• atrial fibrillation;
  • emboli;
  • meta-analysis;
  • thromboembolectomy;
  • upper limb



The aim of this review is to focus on risk factors, risk-modifying drugs and prognosis for upper limb arterial thromboembolism, and the relationship between upper limb arterial thromboembolism and atrial fibrillation (AF).


We searched MEDLINE for studies on the epidemiology of upper limb thromboembolism from 1965 to June 2012. We also searched for contemporary, phase III randomized trial data on systemic (non-stroke) thromboembolism comparing warfarin with new oral anticoagulants (OACs) in patients with atrial fibrillation published after the year 1999.


The incidence of upper limb thromboembolectomy was 3.3 per 100 000 person-years among men and 5.2 per 100 000 person-years among women; the risk of limb amputation, stroke and death after thromboembolectomy was increased. There was an increased risk of thromboembolectomy of the upper limb in patients with AF diagnosed with hypertension (hazard ratio [HR] 2.2–2.9), myocardial infarction (HR 2.9–3.9), heart failure (HR 1.6–1.9), and stroke (HR 2.2–3.8). For those diagnosed with diabetes mellitus, the risk was non-significantly increased by 1.2–1.4. Females had a 1.8-fold (95% confidence interval [CI] 1.5–2.3) fold increased risk of thromboembolectomy as compared with men. The risk reduction for systemic embolism with new OACs as compared with warfarin in patients with AF is similar to that seen with warfarin (odds ratio 0.79, 95% CI 0.38–1.64).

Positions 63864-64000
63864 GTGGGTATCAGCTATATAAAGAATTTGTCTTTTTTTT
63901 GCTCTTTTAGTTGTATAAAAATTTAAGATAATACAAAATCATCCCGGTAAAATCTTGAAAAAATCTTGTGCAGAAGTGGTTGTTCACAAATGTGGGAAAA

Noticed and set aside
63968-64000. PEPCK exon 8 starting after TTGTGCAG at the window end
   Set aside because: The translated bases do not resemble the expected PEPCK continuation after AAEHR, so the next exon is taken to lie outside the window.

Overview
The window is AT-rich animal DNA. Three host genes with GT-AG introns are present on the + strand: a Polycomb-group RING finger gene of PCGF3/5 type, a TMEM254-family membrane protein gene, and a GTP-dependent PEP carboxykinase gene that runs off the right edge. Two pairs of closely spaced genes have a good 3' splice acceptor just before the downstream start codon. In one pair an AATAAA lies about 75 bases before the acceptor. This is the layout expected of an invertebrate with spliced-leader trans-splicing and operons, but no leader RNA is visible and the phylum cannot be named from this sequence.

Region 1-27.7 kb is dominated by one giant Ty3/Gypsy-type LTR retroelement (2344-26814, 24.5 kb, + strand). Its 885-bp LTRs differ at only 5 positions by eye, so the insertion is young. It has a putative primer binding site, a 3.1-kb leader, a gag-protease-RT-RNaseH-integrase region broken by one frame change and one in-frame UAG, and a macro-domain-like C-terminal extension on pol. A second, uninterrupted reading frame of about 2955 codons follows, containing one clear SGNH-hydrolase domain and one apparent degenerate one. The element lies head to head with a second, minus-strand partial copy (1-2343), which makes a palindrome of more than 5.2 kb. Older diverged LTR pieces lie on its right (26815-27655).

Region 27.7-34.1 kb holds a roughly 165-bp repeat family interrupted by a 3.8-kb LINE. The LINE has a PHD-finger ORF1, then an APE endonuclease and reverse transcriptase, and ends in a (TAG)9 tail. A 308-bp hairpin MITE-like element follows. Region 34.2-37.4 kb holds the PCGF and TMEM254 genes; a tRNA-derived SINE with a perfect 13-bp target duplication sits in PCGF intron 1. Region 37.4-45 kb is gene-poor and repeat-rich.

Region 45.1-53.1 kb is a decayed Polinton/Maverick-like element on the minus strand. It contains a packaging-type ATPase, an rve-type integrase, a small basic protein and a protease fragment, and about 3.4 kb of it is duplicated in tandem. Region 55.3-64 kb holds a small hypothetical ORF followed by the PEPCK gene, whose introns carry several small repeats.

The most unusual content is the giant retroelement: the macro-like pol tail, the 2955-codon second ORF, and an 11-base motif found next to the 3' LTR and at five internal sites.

Age, female sex, AF, hypertension, diabetes, myocardial infarction, heart failure and stroke are most common risk factors for thromboembolectomy of the upper limb. The availability of new OACs holds promise for reducing the risk of systemic thromboembolism, but specific data are still limited.